In order to succeed, marketers must leverage what they know about their customers from the email channel, their landing pages and other lines of communication to build out dynamic conversations that travel up and down the social stack. Your emails are content and fodder that feed social networks. Your job is to participate, not preach, and in order to do the former effectively, you have to understand a few basic concepts:
  • Earned vs paid impressions

    When a marketer spends money on keywords for SEO, that’s a paid impression when someone clicks that link. If your customer re-tweets your message, or shares a link on Facebook, that’s an earned impression. The latter is absolute marketing gold while the former is a staple with fixed returns.

    Earned media is far more valuable because it’s accompanied with a large helping of trust. For each earned impression you have the chance to earn more impressions from a “captive” audience. Social media networks of friends usually trust one another more than they trust the emails you sent, and the continuing use of the spam button proves that.

    There are many creative ways to ‘earn’ impressions. Take the past “Burger Sacrifice” campaign waged by Burger King. If you delete 10 friends from Facebook, you get a discount voucher. There’s no rule about adding them back in; when this launched, it raised the brand’s awareness, generated traffic to restaurants to redeem burger suicide vouchers and garnered new fans. Social media encourages experimentation and at times rewards bravery.


  • The most valuable message in the world

    The most valuable message in the world is the one you don’t send. That’s right, social media is a ‘less is more’ paradigm. If we think back to email marketing 101 we have to remember the concept of message fatigue: how many emails before someone complains or unsubscribes? The danger of over-messaging in social media isn’t the loss of one customer, it’s the loss of the customer’s friends, and their friend’s friends and so on. Each of your customers is at the centre of their own social universe and you have to trust them to do the work for you. Before trust comes empowerment and in order to empower customers with sharable content you have to first understand what motivates them. This can only be accomplished by building a robust multi-dimensional customer profile.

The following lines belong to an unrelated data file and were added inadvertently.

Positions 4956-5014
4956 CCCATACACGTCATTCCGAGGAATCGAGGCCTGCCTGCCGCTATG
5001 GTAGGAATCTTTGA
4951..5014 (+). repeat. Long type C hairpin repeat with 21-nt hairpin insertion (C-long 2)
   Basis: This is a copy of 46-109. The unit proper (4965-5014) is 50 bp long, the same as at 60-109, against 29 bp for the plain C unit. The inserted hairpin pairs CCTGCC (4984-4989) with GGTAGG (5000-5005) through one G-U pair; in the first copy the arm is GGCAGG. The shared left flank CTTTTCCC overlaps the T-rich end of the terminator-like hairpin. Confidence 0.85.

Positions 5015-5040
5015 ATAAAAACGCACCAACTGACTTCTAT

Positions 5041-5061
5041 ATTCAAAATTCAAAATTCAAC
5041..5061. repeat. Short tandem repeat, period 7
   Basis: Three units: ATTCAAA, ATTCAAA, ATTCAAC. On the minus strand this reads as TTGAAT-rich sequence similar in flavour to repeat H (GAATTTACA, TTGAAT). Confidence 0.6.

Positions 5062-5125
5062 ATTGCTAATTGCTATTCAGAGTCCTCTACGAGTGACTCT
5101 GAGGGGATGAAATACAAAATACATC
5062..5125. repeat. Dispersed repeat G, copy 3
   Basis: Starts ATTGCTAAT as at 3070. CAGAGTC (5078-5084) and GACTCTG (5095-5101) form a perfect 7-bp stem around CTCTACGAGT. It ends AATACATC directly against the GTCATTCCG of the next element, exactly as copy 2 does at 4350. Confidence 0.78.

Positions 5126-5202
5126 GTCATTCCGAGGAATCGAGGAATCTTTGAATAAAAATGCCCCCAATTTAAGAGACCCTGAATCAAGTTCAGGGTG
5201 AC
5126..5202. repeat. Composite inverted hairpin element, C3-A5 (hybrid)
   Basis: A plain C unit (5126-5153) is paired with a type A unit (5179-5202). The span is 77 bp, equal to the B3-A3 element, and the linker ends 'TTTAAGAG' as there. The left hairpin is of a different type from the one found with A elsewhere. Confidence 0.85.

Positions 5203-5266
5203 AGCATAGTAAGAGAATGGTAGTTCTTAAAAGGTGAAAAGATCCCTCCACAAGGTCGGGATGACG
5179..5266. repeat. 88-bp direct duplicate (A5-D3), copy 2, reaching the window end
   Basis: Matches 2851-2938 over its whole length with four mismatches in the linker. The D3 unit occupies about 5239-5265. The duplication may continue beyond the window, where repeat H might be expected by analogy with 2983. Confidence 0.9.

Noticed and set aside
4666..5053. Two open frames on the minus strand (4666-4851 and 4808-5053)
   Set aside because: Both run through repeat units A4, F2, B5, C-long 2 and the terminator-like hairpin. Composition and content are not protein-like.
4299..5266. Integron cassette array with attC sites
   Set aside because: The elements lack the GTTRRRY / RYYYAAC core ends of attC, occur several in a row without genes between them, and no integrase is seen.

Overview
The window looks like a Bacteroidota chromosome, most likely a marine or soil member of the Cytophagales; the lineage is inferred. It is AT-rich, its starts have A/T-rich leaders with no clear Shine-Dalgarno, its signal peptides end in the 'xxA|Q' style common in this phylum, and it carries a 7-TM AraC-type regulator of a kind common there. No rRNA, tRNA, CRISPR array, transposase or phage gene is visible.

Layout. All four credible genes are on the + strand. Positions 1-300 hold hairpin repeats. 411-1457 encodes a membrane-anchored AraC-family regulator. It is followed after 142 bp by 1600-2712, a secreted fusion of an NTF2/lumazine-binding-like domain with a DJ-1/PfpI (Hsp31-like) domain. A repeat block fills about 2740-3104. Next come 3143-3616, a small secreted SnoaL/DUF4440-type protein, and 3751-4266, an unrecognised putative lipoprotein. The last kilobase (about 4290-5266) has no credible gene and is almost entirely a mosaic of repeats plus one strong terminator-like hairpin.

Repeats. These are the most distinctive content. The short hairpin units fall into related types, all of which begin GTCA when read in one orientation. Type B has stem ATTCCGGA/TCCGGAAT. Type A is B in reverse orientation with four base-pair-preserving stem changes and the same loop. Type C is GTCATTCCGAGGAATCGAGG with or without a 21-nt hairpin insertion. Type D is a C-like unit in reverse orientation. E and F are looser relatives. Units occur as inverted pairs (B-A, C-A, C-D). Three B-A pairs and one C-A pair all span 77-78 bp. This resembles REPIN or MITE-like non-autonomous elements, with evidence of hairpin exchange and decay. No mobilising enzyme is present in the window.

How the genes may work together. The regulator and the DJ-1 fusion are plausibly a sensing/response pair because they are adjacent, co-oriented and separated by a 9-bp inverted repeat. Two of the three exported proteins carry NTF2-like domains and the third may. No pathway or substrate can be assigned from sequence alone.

If we acknowledge the relative low worth of an email address with no other information identifying the customer behind the email, then the same is true for a Twitter handle if you’re not measuring the user’s sentiment toward your brand; this also goes for a corresponding name that has liked your Facebook page; your job is to track the content that’s liked, shared and build out the defining characteristics and habits of that customer. Without correlating the channels and establishing a viable cadence that doesn’t exhaust a customer’s attention span, you can’t hope to engage with a customer socially, and your conversation will be uni-directional, lacking the urgency to find its ways through to all levels of the social stack.

Social media isn’t an isolated channel with different rules and metrics that’s detached from the rest of your marketing efforts but sadly it’s often treated as a separate entity. But with a little ingenuity, cleverness and technology, you can bring the empiricism of email to the brave new social world. Everything you know about your customers can be put into play and everything you learn in the social channel can be applied to your other digital channels to create a truly human and social view of your customers. It’s all connected.

Previous features in this series

Len Shneyder is product marketing manager at IBM Enterprise Marketing Management Group.